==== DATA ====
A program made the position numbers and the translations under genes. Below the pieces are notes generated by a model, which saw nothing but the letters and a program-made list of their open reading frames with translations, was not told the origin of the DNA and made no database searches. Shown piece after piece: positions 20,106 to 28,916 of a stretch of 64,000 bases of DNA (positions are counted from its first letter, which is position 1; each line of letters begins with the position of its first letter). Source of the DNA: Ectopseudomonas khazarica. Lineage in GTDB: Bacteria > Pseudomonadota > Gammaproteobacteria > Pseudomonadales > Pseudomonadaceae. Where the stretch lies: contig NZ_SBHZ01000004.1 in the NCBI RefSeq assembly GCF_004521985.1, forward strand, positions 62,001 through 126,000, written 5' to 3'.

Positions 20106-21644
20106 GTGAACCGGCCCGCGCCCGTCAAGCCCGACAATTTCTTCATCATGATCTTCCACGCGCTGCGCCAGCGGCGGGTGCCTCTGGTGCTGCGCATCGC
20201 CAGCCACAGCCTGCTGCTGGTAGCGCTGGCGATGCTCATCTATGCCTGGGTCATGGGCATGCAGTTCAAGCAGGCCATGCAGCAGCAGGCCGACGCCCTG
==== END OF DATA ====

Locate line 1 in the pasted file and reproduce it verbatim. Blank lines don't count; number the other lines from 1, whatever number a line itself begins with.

A program made the position numbers and the translations under genes. Below the pieces are notes generated by a model, which saw nothing but the letters and a program-made list of their open reading frames with translations, was not told the origin of the DNA and made no database searches. Shown piece after piece: positions 20,106 to 28,916 of a stretch of 64,000 bases of DNA (positions are counted from its first letter, which is position 1; each line of letters begins with the position of its first letter). Source of the DNA: Ectopseudomonas khazarica. Lineage in GTDB: Bacteria > Pseudomonadota > Gammaproteobacteria > Pseudomonadales > Pseudomonadaceae. Where the stretch lies: contig NZ_SBHZ01000004.1 in the NCBI RefSeq assembly GCF_004521985.1, forward strand, positions 62,001 through 126,000, written 5' to 3'.